John McCutcheon: To Everyone In All The World: A Celebration Of Pete Seeger (Appalseed Productions)
Reviewed by Harry Kaplan
I started listening to this as a critical reviewer and within ten minutes, I was lost in the music. This is one time that being lost doesn’t cause me to go into a full panic. The songs are arranged and executed so beautifully, this is an easy listen. This is a collection of Pete Seeger original compositions as well as songs Pete performed. Seeger was a pivotal writer and musician, along with being a social and civil rights activist. Seeger was one of the early people who threw his support behind Bob Dylan.
What strikes me most about Seeger is that he was a man of high principal and could not be bought or sold. Even when it put him at risk, Pete Seeger would not abandon his beliefs. He would also continue to fight for equality, and peace up until the time that he passed away in early 2014 at 94 years old.
John McCutcheon was cut from the same cloth as his mentor. John is a social activist and also has a tremendous amount of integrity. I perused John’s touring schedule for 2019 and I found something very interesting. Most of John’s gigs for 2019, and there are a lot already, are tour stops at community centers, churches, schools, and small cafes. Clearly, John is more concerned about the musical experience and building relationships than he is about making a lot of money. That is a very optimistic sign in this year of 2019.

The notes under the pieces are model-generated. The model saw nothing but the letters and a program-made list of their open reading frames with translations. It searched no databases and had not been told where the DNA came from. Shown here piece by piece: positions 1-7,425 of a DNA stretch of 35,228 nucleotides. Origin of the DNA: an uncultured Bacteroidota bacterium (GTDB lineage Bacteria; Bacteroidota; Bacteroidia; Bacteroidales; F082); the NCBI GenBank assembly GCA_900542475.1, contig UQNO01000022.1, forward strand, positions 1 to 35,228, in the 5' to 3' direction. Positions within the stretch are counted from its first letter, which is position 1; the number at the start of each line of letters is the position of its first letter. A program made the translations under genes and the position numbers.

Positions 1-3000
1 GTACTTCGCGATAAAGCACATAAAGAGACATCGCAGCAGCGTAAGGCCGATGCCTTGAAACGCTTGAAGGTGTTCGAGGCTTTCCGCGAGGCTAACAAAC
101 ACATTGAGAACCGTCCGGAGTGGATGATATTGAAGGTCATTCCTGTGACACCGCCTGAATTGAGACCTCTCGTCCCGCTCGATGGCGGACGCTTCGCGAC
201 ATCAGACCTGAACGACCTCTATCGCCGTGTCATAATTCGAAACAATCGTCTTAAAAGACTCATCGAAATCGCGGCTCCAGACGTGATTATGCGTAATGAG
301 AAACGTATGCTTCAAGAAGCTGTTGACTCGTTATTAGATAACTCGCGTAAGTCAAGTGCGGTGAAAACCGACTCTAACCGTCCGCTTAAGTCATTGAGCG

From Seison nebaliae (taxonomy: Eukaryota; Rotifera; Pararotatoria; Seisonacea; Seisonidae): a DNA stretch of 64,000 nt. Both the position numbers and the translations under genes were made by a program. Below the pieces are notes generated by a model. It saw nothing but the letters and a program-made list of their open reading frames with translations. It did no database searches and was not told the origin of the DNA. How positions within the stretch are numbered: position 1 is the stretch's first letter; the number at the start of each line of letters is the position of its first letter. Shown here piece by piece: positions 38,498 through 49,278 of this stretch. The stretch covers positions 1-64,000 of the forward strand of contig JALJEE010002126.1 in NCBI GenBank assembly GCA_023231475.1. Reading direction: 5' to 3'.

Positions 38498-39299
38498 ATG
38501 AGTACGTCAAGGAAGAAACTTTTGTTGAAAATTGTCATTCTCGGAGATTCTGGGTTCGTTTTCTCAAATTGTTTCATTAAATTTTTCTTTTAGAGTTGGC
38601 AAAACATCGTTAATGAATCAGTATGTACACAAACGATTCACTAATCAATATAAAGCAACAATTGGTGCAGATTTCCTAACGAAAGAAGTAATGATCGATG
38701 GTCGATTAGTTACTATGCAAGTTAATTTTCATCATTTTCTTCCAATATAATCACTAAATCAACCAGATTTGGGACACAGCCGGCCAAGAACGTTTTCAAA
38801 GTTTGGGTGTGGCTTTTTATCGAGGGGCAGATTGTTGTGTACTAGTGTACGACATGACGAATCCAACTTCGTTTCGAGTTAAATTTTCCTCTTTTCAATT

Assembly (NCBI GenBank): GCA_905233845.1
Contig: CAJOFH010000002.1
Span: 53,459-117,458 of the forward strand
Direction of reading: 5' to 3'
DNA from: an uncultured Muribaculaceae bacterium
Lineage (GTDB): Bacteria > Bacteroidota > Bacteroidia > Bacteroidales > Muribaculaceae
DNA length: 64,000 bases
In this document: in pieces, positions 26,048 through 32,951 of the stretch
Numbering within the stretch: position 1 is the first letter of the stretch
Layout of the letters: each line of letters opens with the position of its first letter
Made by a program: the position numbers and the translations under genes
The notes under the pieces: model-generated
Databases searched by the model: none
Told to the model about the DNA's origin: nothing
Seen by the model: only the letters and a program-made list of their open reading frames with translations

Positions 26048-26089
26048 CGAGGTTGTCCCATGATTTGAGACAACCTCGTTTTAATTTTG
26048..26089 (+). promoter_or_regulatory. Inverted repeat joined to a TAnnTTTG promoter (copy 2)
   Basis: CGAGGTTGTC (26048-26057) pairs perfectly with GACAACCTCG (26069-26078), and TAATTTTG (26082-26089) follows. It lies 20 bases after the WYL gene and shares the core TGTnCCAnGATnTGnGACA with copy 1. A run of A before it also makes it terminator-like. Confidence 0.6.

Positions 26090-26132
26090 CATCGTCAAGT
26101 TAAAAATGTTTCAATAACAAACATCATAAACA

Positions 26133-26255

John partners with many of the who’s who in the folk/Americana realm. One of those partnerships includes The Steel Wheels from the Blue Ridge Mountains of Virginia. On Turn, Turn, Turn (Track 12) the musical bond between John and The Steel Wheels is stronger than Crazy Glue. Yes, this song made famous by The Byrds was written by Pete Seeger in the late 50s. And this version rivals The Byrd’s. I know that is a bold statement, but this is a very bold cover and extremely well played and sung.
Another great partnership involves John singing with Suzy Bogguss on Sailing Down My Golden River (Track 6). John’s voice is quite strong and sounds great, but when paired with Suzy’s harmonies, the word perfection comes to mind. The instrumentation on this track is blissful with the addition of strings. I can hear acoustic guitars, violins, and possibly harp. This is about as close to the heavenly bodies as you can get while still having a heartbeat.
The fact that Pete Seeger’s contributions to contemporary music and activism are sometimes overlooked is a wrong that needs to be righted. John McCutcheon’s new album of Pete Seeger originals and covers that Pete performed is a big step in the right direction. Not only are the songs and arrangements ear candy, the songs are poignant. And, this album help bring awareness to Pete Seeger’s legacy as a legendary songwriter and humanitarian.